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A multi-disciplinary team of researchers in Oxford and Newcastle, led by Professor Rutger Ploeg from the Nuffield Department of Surgical Sciences, has been awarded a grant of £1.7 million from the Medical Research Council. The four-year grant will enable the expansion of the successful Quality in Organ Donation (QUOD) initiative, currently funded and supported by NHS Blood and Transplant.

QUOD concerns a national consortium, rolled out in 2014, to facilitate research on donor organ quality and how organs can be better utilized to increase the number of transplants in the United Kingdom. This unique national resource combines detailed clinical information from virtually all organ donors in the UK with a biobank of blood, urine, and tissue samples taken around the time of donation. Such a combination of data and samples has enabled research on the mechanisms of organ damage and repair, leading to better selection and optimisation of organs for successful transplantation.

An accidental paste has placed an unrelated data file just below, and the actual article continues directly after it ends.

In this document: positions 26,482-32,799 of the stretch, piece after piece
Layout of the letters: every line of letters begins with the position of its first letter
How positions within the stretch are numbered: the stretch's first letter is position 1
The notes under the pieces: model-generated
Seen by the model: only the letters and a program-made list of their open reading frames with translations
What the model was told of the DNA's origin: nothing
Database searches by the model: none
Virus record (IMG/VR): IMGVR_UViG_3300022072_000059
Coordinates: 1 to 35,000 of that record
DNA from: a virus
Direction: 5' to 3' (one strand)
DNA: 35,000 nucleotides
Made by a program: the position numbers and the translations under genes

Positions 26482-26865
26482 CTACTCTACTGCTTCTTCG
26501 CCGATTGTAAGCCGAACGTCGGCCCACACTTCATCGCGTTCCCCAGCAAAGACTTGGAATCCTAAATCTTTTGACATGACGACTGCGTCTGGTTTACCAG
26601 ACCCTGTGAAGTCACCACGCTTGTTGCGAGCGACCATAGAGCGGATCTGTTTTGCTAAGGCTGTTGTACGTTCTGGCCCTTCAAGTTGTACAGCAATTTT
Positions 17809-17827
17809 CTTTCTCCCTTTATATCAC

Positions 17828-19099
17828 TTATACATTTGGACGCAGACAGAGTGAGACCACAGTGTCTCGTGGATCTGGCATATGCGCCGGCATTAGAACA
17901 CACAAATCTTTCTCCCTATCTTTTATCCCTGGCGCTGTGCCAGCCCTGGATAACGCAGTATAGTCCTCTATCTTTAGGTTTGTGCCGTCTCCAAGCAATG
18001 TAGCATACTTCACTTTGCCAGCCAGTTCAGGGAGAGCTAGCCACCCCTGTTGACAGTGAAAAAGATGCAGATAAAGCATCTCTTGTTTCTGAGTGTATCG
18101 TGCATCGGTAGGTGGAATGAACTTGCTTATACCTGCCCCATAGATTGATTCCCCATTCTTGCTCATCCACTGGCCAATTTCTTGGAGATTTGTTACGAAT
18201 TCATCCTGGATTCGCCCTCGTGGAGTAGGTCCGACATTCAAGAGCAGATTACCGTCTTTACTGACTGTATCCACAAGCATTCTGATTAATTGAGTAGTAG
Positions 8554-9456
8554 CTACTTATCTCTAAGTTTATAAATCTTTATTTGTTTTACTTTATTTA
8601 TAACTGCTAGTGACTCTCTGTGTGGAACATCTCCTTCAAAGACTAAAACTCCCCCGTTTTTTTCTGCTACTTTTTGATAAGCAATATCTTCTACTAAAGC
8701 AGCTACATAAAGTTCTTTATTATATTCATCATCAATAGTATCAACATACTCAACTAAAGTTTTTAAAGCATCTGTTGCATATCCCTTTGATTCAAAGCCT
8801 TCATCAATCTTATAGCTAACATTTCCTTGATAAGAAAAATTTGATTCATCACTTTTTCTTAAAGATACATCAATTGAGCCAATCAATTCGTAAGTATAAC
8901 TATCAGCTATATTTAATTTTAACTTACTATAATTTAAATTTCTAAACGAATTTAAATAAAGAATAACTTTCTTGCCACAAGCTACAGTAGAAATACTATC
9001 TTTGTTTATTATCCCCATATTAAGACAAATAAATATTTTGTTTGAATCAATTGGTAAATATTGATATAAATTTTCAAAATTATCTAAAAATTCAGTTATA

Until now, QUOD has focused on kidney and liver donors, but the MRC grant will allow the QUOD biobank to collect samples for research from heart, lung, and pancreatic donors. Furthermore, the grant will allow QUOD to create scientific platforms including state-of-the-art pathology, genomics, proteomics, and imaging techniques to develop online searchable atlases, representing a spectrum of normal, stressed, and chronically diseased organs.

The science and technology platforms involve multidisciplinary teams of scientists, clinicians, and other health care professionals, including Professors James Shaw, John Dark, and Dina Tiniakos in Newcastle, and Professors Benedikt Kessler, Anna Gloyn, and Paul Johnson in Oxford.

This connection of high-quality clinical information, easily monitored samples, and newly identified biomarkers does not currently exist. The QUOD expansion will thus create invaluable tools for the scientific and clinical community. It will facilitate new understanding of the causes of organ stress, leading to new treatments to maximise transplant success but may also help to prevent or even reverse chronic diseases without the need for transplantation.

Ultimately, the QUOD expansion aims to further the overall QUOD mission: saving lives and cutting health care costs by increasing the pool of transplantable organs, thereby addressing the growing gap between supply and demand in organ transplantation.

Present and future QUOD resources benefit researchers in academia and industry across the country. For more information on QUOD, including how to access samples for research, please visit the QUOD website.

 

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